Another Roaring Twenties?

Lost in the focus on life after the pandemic are all the forces that were already shaping our future. I explored many of them in various posts, but none have been as intriguing to me as the forces tied to history. If we look at history and apply it to current day, we can seek out periods that look like ours. This Application of History illuminates possible futures and has the potential to inform our actions. What happened in these similar periods and what can we learn? A recent article posed this question: Will the 2020s Really Become the Next Roaring Twenties? This seemingly simple question is loaded with implications. The article provides several links with great content and I highly recommend it.

Author Steve LeVine explores the thesis that the United States and perhaps the rest of the world are on the cusp of one of the biggest economic outbreaks in memory. The connection to history? The thesis comes a century after the iconic decade of prosperous decadence. One can see how pent-up demand released after the pandemic leads to a boom period. But can the boom last, or do other similarities to the 1920s pose a bigger problem? First the boom-related similarities. The 1920s represented a continued period of great invention – a period that started in the late 19th century. As described by Mr. LeVine, the first affordable vacuum cleaner, washing machine, temperature-adjustable iron, food mixer, and automobile drove consumer convenience. This was the era of electricity, internal combustion, and the telephone – an era that to this day is viewed as the greatest period in human history. That invention-driven economy seems remarkably similar to current day. This quote from the article underscores the point:

“Today, numerous economists and technologists say that long-gestating technologies may be ready to propel a similar frenzy of commerce. This time, the economic engine might start with artificial intelligence; the pharmaceutical industry, turbo-charged by the historically fast creation of the Covid-19 vaccine; a new era of super-batteries and electric vehicles; and a re-imagination of cities, with much of the workforce permanently dialing in from home. A currently dammed-up tidal wave of cash could finance this economic deluge, these economists say — some $3.7 trillion sitting on the sidelines in personal savings accounts and corporate cash reserves.”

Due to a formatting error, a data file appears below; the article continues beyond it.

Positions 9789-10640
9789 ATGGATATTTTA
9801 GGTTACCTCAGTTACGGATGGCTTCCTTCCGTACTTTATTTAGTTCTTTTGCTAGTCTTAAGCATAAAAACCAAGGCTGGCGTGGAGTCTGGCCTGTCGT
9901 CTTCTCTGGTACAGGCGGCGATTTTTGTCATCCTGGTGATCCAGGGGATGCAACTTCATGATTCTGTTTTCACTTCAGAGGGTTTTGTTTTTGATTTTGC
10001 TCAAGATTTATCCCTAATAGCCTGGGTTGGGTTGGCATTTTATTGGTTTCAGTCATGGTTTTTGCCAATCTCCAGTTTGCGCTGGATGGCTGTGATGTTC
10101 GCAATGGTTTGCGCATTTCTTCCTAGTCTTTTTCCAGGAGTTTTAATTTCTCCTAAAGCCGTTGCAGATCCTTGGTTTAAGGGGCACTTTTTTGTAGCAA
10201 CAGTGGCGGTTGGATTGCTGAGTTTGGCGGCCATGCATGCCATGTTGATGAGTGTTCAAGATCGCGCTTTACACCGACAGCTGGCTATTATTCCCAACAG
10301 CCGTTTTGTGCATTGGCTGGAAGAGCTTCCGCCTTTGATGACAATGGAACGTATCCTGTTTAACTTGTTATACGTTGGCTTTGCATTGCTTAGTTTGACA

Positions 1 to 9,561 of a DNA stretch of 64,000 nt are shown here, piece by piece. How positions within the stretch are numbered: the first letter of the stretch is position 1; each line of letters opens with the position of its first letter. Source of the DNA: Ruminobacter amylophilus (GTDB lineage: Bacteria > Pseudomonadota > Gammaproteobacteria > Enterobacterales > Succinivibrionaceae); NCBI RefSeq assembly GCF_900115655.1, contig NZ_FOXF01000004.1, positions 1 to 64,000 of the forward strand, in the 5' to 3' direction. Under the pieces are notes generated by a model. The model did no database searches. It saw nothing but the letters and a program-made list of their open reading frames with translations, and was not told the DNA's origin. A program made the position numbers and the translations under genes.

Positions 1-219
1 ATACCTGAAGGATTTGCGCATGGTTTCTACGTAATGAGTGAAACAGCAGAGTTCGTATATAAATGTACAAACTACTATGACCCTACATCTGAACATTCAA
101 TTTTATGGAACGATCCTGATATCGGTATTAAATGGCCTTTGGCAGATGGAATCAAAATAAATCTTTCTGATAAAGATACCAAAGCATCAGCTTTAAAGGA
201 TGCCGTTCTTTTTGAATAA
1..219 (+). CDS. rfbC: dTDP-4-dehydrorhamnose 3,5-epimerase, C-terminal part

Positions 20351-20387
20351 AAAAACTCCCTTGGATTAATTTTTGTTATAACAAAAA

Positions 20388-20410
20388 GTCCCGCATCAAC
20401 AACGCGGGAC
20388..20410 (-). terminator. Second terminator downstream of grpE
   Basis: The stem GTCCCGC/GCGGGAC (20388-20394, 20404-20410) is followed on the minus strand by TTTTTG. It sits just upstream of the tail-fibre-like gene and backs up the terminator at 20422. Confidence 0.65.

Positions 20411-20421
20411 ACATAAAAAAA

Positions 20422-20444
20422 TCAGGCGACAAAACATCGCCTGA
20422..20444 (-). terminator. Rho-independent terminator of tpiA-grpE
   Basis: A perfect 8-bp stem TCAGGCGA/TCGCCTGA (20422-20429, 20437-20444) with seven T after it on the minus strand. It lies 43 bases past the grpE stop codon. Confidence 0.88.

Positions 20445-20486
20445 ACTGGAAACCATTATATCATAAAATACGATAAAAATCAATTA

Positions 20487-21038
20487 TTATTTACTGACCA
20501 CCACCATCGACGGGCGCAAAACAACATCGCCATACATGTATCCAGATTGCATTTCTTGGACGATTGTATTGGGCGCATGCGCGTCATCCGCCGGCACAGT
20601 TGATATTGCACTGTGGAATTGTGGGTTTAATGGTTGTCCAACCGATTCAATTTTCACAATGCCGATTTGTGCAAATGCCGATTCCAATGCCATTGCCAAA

But a look back at history is instructive. Although electricity burst onto the scene, it was initially expensive, required industries to form around it, worked against the heavy investment in steam, and required a complete reimagination of how things were done. It led to a period of slowed productivity and mini depressions before the roaring twenties could take flight. This begs the question: are the 2020s a boom cycle or does it mirror what happened in the lead up to the roaring twenties? Per the article, many economists believe it is the former, predicting significant growth by the end of the year. From the article:

“To understand why, consider last year’s hospitality industry bloodbath. Some 110,000 restaurants have closed nationwide during the pandemic, according to the National Restaurant Association, an especially gutting number. In order to serve that orgy of hungry and boozy Americans, investors will have to come off the sidelines and fund a reopening of shuttered establishments and launch new ones, igniting a considerable design and construction boom. Restaurants and bars will hire not just servers and barkeeps, but construction workers, plumbers, and specialists in the installation of virus protection technology and equipment.”

Now let us shift to similarities that may represent a bigger problem. In a Post on the topic, I listed these: inequality, immigration backlash, pandemic, job-impacting automation, nationalism, rapid scientific advancement, mind-altering substances, focus on socialism, financial crisis, and liberalized social norms. As we know, a convergence of these forces led to a great depression and a very dark 15 years. Here again from the article:

As the end of the 1920s neared, the nation’s top 36,000 families were earning as much as the rest of the nation’s 12 million families. Up to 60% of the country lived below the poverty line. Rural America was worse off, largely left out of the revolution on American roads and in American homes. At the end of the decade, just 10% of rural houses had electricity, while in cities the percentage was about 85%. From magazine ads, the rural population could see and feel its deprivation: Resentment seethed below the surface and emerged sharply in the next few years.

Sound familiar? The pandemic has worsened the wealth gap, but importantly, it has made it very visible. All one must do is watch the news to see the red-flashing lights. As Beverly Gage, a history professor at Yale says: “The 1920s looked like a lot of fun from a distance, but what comes next was a lot more complicated.”

Explore other pandemic topics via the links below.

FEATUREDA Post Pandemic Society

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